Cabinet DecisionsLegislation Updates

The Union Cabinet, chaired by the Prime Minister Narendra Modi has approved promulgation of an Ordinance to amend the definition of “person”, as defined in sub-section (v) of Section 2 of the Special Economic Zones Act, 2005 (28 of2005) to include a trust, to enable the setting up of a unit in a Special Economic Zone by a trust, as also to provide flexibility to the Central Government to include in this definition of a person, any entity that the Central Government may notify from time to time.

Impact:

The present provision of the SEZs Act, 2005 do not permit ‘trusts’ to set up units in SEZs. The amendment will enable a trust to be considered for grant of permission to set up a unit in SEZs. The amendment will also provide flexibility to the Central Government to include in this definition of a person, any entity that the Central Government may notify from time to time. This will facilitate investments in Special Economic Zones.

[Press Release dt. 28-02-2019]

Cabinet

Legislation UpdatesStatutes/Bills/Ordinances

The President of India on the 21-02-2019 has promulgated the following four Ordinances, namely:––

1. The Muslim Women (Protection of Rights on Marriage) Second Ordinance, 2019 (Ord. 4 of 2019).

2. The Indian Medical Council (Amendment) Second Ordinance, 2019 (Ord. 5 of 2019).

3. The Companies (Amendment) Second Ordinance, 2019 (Ord. 6 of 2019).

4. The Banning of Unregulated Deposit Schemes Ordinance, 2019 (Ord. 7 of 2019).

The Muslim Women (Protection of Rights on Marriage) Second Ordinance, 2019 has been promulgated to give continued effect to the provisions brought in by the Muslim Women (Protection of Rights on Marriage) Ordinance, 2019. This Ordinance, inter alia, declares the practice of triple talaq to be void and illegal and also to make it an offence punishable with imprisonment up to three years and fine.

The Ordinance will protect the rights of married Muslim women and deter the practice of divorce by triple talaq (i.e., talaq –e –biddat). It also provide for payment of subsistence allowance and custody of minor children.

The Indian Medical Council (Amendment) Second Ordinance, 2019 has been promulgated to give continued effect to the work already done by the Board of Governors (BOG) as per the provisions of earlier Ordinance. This Ordinance, inter alia, enables the Board of Governors appointed in supersession of the Medical Council of India (MCI) to continue to exercise the powers of MCI for a period of two years or till the Council is reconstituted, whichever is earlier so as to ensure transparency, accountability and quality in the governance of medical education in the country.

In pursuance of the Government’s objective of providing Ease of Doing Business to Law abiding corporate while simultaneously strengthening the corporate governance and compliance framework enshrined in the Companies Act, 2013, the Companies (Amendment) Second Ordinance, 2019 has been promulgated with a view, to empower the Central Government to allow certain companies to have a different financial year instead of as determined by the Tribunal. This Ordinance, inter alia, addresses the need to impose civil liability for technical and procedural defaults of a minor nature and to plug the corporate governance and enforcement framework, through the following: (i) re-categorisation of 16 minor offences as civil defaults which will de-clog special courts; (ii) transfer of certain routine functions such as permitting conversion of a public company into a private company from NCLT to the Central Government; (iii) making non-maintenance of registered office and non-reporting of commencement of business as grounds for striking of from register of companies; and (iv) breach of ceiling on Directorships being made a ground for disqualification; (vi) Enhancing the pecuniary jurisdiction of Regional Director’s for compounding offences under the Companies Act with a view to unburdening the NCLT of routine functions etc.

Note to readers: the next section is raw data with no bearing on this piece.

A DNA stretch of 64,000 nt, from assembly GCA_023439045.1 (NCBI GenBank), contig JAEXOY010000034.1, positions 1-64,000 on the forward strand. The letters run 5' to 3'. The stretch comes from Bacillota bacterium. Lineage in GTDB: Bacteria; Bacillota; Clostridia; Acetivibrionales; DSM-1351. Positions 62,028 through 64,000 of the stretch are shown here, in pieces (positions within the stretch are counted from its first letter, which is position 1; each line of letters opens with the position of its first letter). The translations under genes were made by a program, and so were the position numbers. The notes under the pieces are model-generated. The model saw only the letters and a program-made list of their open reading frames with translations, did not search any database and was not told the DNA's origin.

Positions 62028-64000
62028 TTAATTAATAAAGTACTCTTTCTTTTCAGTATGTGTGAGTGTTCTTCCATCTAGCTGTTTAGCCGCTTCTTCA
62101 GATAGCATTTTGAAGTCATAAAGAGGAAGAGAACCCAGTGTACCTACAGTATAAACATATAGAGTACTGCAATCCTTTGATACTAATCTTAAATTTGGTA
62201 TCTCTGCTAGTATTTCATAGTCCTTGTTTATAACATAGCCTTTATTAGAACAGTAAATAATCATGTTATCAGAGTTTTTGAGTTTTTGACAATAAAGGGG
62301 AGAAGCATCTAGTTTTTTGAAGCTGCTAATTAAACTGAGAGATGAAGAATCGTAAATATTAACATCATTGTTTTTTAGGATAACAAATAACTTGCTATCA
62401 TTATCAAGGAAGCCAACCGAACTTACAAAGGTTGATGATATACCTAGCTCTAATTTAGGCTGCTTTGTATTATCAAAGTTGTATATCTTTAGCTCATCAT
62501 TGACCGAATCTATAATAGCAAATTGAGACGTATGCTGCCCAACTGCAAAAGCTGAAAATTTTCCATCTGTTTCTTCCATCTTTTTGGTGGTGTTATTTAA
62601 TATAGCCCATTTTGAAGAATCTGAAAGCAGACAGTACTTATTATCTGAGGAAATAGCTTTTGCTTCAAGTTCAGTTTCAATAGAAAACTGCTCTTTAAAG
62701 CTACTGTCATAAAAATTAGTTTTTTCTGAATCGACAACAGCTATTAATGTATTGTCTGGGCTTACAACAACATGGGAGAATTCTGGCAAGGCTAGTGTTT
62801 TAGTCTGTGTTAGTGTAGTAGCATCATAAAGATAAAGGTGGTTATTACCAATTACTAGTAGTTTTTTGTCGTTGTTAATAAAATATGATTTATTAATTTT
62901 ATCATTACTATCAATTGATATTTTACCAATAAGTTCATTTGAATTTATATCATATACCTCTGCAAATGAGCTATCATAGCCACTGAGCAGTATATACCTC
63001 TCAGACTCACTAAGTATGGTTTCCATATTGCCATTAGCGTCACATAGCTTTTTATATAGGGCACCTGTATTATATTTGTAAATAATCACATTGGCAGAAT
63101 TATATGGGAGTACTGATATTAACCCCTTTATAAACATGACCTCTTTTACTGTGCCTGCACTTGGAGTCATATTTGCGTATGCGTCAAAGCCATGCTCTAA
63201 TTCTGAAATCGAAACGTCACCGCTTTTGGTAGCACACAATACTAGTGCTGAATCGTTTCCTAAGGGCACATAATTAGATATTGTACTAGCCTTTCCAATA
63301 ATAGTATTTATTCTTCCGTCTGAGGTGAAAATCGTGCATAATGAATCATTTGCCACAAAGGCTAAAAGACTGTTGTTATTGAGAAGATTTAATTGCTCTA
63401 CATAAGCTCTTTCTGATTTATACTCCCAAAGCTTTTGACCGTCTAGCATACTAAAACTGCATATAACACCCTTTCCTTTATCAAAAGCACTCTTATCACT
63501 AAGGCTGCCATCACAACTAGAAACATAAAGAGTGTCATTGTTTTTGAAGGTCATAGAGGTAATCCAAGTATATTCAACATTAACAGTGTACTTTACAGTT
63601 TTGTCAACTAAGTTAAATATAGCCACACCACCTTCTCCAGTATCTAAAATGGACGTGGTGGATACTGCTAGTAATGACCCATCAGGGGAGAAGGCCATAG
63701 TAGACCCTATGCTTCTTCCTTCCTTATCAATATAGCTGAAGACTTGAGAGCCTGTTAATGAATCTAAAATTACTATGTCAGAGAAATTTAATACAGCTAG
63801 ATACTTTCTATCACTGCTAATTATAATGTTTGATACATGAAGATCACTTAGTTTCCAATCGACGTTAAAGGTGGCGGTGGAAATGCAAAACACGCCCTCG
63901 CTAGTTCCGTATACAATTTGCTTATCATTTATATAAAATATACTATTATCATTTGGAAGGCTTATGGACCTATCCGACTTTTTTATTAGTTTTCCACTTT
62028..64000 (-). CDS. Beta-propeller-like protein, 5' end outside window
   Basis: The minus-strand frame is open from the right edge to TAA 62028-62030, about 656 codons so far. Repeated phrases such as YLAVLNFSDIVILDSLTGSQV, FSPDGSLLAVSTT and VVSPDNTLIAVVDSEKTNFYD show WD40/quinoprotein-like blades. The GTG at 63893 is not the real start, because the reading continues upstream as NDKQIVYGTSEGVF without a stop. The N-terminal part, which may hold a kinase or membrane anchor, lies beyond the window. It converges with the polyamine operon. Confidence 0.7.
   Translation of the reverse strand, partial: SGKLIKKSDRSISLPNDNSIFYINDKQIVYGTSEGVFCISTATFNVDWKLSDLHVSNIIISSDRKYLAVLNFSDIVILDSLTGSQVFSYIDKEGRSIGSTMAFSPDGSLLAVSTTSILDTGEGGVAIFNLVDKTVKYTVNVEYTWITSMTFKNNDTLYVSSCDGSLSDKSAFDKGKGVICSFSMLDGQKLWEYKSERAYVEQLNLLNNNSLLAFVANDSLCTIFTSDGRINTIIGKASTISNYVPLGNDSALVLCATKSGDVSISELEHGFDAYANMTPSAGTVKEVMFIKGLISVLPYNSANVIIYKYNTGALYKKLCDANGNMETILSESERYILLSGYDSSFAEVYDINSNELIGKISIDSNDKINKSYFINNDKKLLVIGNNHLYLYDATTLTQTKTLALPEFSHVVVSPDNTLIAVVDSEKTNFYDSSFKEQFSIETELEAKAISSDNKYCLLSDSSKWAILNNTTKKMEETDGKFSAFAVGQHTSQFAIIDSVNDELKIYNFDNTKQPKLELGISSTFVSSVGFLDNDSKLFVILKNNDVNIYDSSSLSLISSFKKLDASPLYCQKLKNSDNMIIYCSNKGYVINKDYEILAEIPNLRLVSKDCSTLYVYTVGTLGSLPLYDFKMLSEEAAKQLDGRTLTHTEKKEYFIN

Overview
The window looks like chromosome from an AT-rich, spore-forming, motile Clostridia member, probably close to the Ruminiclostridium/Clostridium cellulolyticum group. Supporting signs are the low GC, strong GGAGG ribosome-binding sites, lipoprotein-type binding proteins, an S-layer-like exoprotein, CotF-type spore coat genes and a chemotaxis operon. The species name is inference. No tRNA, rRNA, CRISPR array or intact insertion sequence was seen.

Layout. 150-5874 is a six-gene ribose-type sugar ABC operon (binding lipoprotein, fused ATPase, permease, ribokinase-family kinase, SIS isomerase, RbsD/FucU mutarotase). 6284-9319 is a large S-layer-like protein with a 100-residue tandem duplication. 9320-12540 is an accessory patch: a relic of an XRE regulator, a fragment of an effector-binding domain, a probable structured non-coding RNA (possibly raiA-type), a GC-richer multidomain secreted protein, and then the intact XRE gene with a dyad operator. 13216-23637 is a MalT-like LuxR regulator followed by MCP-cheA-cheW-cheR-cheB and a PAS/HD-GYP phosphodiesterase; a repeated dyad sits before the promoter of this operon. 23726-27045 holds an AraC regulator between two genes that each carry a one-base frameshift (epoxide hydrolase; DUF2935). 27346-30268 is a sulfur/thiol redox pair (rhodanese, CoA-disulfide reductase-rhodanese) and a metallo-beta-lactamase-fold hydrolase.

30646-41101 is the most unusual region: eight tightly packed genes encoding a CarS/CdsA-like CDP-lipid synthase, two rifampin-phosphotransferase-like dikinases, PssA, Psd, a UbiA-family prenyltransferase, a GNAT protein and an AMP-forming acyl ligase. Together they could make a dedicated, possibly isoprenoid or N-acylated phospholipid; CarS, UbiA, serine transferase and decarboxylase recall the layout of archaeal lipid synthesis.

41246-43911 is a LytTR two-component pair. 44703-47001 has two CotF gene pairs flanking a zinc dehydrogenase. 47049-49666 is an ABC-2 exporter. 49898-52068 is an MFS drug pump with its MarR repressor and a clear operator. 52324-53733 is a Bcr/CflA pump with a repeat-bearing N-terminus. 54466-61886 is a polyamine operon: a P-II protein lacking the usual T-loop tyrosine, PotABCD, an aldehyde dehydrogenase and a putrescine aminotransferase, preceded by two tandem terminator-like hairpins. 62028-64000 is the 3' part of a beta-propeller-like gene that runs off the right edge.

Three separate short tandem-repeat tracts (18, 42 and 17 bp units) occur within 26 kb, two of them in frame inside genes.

The Banning of Unregulated Deposit Schemes Ordinance, 2019 has been promulgated to have a central legislation to tackle the menace of illicit deposits taking activities in the country. Presently, non-banking entities are allowed to raise deposits from the public under the provisions of various statutes enacted by the Central Government and State Governments. However, the regulatory framework for deposit-taking activity in the country is not seamless. Despite such diverse regulatory framework, schemes and arrangements leading to unauthorised collection of money and deposits fraudulently by inducing the public to invest in uncertain schemes promising high returns or other benefits are still operating in the society.

This Ordinance, therefore, ensures a comprehensive ban on unregulated deposit-taking activity and for its effective enforcement. It aims to prevent such unregulated deposit schemes or arrangements at their inception and at the same time makes soliciting, inviting or accepting deposits pursuant to an unregulated deposited scheme as a punishable offence. The said Ordinance also seeks to put in place a mechanism by which the depositors can be repaid without delay by attaching the assets of the defaulting establishments.

[Source: PIB]

Ministry Of Law & Justice

Legislation UpdatesStatutes/Bills/Ordinances